Sunday, November 11, 2012

Granville Markets, Vancouver, BC

Recently I took a trip to Canada to attend a course and had the great fortune to spend a couple of days in Vancouver. Of course Vancouver is all about the Canuks! The big foodie highlight for me was Granville Island, the location of the public market.

With autumn falling across Canada, many shop windows showed displays of their harvest produce. I was concerned that there really wouldn't be much good food available, but boy was I surprised! Here is a selection of the great fresh produce I found on Granville Island.

Granville Island was originally a swamp and was converted into an industrial island where the main product being produced was iron and steel. It fell into dilapidation after the second world war, and was reclaimed by the city and turned into an urban redevelopment in the late seventies. You get there by taking the bus from downtown, or you can catch the Aquabus which docks right outside the market. You can find out more about Granville Island by checking out their website.

The first sight that greeted me in the public market was capsicums as far as the eye could see and of every colour. I really would have liked to buy a big load of these and get to work cooking traffic light ratatouille with some delicious pasta and meatballs. In Australia the most common coloured capsicums are red and green. Granville Island has red, green, orange and yellow capsicums. Apparently red capsicums are just rippened green ones, but the orange and yellow ones are actually a different variety and are grown from different seeds. In Canada they probably call these bell peppers.

There was also an abundance of tomatoes. Every shape, every colour. Under the tables were bags of cherry tomatoes - red, yellow and orange. I have never seen so many varieties of cherry tomatoes. They also had them on the truss, which is highly covetted in Australia. I had the feeling that one could cook up an enormous Italian feast with the foods I found on the very first stall.

Asparagus is typically a delicacy in Australia, and we pay a lot for it. Granville Island had bunch after bunch of asparagus. Can you imagine all of this lightly steamed and served with beautiful hollandaise sauce and freshly cracked pepper? Or how about if it was tossed in garlic butter and garnished with roast hazelnuts? Or maybe even wrapped in a lovely slice of proscuitto and baked in the oven then drizzled in light olive oil. Mmmmm!

This stack of strawberries amounted to a pound, which I actually bought and attempted to eat. I polished off six for lunch, another six for afternoon snack and another six for breakfast the next day and I still hadn't put a dent in the big pile. The flavour was amazing - even better than English strawberries. Clearly they were grown in a field not a hot house. Sadly, I had to leave at least half a pound of strawberries behind because I simply couldn't finish them. I won't mention the maple syrup seller who offered me a free sample to enjoy with my strawberries and then put it back on the shelf. Because that might give the markets a bad reputation!

There were so many gorgeous little cakes that would have been great to try - but they were very expensive. And lets face it, you can't eat every cake, right? Well at least that's what I tell myself. Pictured here are mini lemon cheesecakes, chocolate cheesecakes, mango cheesecakes and strawberry tarts.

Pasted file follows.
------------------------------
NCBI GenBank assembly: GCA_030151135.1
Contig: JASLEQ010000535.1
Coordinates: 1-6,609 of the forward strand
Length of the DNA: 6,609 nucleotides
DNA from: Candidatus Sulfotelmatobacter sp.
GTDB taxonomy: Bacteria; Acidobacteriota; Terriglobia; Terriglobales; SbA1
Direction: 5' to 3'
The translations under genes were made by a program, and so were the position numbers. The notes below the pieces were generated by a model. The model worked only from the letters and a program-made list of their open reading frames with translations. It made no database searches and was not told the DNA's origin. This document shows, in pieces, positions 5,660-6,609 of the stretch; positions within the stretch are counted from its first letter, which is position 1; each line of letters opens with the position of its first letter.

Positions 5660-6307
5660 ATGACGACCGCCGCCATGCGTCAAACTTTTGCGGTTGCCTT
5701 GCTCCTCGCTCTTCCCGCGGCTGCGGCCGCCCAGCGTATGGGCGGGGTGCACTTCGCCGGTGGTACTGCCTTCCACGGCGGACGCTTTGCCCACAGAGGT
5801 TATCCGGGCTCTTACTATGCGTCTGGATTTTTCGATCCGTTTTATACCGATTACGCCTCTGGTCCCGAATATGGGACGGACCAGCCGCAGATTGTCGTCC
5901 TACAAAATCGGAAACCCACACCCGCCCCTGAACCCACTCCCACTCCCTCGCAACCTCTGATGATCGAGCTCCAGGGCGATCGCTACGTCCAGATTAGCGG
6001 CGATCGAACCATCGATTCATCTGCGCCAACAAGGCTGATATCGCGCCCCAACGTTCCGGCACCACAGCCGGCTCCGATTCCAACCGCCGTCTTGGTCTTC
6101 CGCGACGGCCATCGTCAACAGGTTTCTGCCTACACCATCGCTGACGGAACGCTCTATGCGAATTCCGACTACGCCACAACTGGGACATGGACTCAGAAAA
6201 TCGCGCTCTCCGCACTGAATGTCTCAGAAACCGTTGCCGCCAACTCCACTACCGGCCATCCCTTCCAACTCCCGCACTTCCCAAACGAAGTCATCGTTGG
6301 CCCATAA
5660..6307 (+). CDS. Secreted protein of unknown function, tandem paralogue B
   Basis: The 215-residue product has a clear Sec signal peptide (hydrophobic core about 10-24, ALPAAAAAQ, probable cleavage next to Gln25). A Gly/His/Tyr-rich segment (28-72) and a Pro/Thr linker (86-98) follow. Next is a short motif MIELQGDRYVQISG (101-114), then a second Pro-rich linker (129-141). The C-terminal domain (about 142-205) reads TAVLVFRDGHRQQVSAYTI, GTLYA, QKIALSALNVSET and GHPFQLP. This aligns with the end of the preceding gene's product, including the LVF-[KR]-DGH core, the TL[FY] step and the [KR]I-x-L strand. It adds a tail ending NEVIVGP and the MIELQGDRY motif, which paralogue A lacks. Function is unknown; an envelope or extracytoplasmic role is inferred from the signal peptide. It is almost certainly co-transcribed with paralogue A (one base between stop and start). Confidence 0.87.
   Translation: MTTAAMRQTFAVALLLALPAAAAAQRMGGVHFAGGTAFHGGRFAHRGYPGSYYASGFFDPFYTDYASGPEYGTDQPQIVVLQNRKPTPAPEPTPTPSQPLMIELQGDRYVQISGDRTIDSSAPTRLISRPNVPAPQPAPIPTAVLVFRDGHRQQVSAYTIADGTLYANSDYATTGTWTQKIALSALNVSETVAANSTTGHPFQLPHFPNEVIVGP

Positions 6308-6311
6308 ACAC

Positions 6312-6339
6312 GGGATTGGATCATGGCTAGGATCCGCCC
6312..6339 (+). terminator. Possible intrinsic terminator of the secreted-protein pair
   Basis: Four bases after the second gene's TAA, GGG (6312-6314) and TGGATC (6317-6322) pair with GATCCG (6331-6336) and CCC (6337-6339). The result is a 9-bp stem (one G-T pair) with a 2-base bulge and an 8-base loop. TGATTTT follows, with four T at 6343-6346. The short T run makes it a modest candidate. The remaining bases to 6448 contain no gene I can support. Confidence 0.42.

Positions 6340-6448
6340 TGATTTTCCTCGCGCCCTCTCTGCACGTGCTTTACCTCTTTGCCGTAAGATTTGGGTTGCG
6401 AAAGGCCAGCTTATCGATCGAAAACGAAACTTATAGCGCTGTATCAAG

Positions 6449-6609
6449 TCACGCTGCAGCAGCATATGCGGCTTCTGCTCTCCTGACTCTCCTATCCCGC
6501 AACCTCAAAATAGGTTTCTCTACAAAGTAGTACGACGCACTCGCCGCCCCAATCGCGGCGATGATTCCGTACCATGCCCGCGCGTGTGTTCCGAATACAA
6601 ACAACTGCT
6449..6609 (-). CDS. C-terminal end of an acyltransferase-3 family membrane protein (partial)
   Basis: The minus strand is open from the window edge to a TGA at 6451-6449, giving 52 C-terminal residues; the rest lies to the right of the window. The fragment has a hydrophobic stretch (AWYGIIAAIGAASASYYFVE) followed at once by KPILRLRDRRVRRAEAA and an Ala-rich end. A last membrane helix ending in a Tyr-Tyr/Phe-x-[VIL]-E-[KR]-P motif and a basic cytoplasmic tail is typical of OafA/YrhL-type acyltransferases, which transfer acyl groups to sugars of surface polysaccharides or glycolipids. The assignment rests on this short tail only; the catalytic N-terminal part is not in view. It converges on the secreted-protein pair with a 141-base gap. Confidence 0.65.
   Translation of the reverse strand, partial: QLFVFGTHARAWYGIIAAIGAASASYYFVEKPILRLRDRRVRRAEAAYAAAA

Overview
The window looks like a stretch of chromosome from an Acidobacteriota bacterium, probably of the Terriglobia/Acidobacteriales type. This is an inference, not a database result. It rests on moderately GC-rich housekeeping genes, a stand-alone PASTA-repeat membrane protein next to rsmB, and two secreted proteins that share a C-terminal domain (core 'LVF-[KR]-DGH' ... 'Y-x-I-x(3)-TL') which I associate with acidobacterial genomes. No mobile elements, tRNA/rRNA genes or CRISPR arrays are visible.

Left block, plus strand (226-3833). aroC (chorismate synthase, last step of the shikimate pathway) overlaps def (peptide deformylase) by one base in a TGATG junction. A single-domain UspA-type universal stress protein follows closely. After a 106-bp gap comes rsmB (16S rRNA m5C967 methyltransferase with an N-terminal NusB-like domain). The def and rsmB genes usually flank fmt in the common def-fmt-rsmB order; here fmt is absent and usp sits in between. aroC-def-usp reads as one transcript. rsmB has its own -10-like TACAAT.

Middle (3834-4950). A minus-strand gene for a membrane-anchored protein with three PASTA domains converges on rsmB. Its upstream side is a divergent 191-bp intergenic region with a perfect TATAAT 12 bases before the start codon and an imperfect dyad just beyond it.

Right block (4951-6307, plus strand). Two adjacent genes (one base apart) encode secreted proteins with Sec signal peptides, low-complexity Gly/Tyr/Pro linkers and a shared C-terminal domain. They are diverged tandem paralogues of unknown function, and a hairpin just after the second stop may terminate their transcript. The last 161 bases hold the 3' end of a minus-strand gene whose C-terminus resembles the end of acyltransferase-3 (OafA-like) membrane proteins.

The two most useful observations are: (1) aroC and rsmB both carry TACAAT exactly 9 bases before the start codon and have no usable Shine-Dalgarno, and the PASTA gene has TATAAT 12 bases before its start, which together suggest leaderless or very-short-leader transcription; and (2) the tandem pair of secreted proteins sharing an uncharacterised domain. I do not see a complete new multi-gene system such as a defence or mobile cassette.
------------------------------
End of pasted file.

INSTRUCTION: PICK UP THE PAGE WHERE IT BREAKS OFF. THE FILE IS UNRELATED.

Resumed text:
Spooky halloween cookies.

Fresh raspberries and fresh blackberries. Really we don't get them in this kind of quantity in Australia. And we're more likely to get them frozen rather than fresh. It just seems to work out cheaper that way. But I found raspberries in particular were served fresh all the time in Canada. I truly would have loved a chance to cook with these beautiful berries. French style flans I think!

In Canada I found the cult of toast to be extremely lacking. Most commonly I saw bagels, likes these beautiful fresh bagels at the Granville Island market. Or there were "breakfast sandwiches" which we would call Egg & Bacon McMuffin! But rarely was there toast offered. When I ordered toast in a cafe, they said they could make it for me but then they scrambled to locate the bread?? Whereas here all the loaves would be lined up next to the toaster waiting. It was good to de-toast for a while, but the result has been a week long vegemite toast fest since I got home.

All over Granville Island were signs of Canada preparing for halloween, a festival which is tied in my mind to the autumn harvest. As it turns out, halloween is based on the ancient Celtic celebration of Samhain, which is also known as All Saints Day. On October 31 to November 1, it was believed the doors to the other world opened and allowed spirits and fairies and the like to enter our world. Maybe I won't be so "thingy" about halloween now that I know this. I like the idea of connecting to the other world, but really, has it got to be so gruesome?

Apart from all the beautiful fresh produce on Granville Island, there's also many sellers of freshly cooked takeaway meals. You can buy your lunch and seat yourself at a table inside, or you can head outside to sit by the harbour if you don't mind battling the seagulls. Which incidentally are about three times the size of the seagulls in Australia. I offered them strawberries but they clearly weren't to their taste. But that didn't stop them from noisily demanding I come up with their snack. If you are ever in Vancouver, make sure you don't miss Granville Island - it's definitely worth the visit.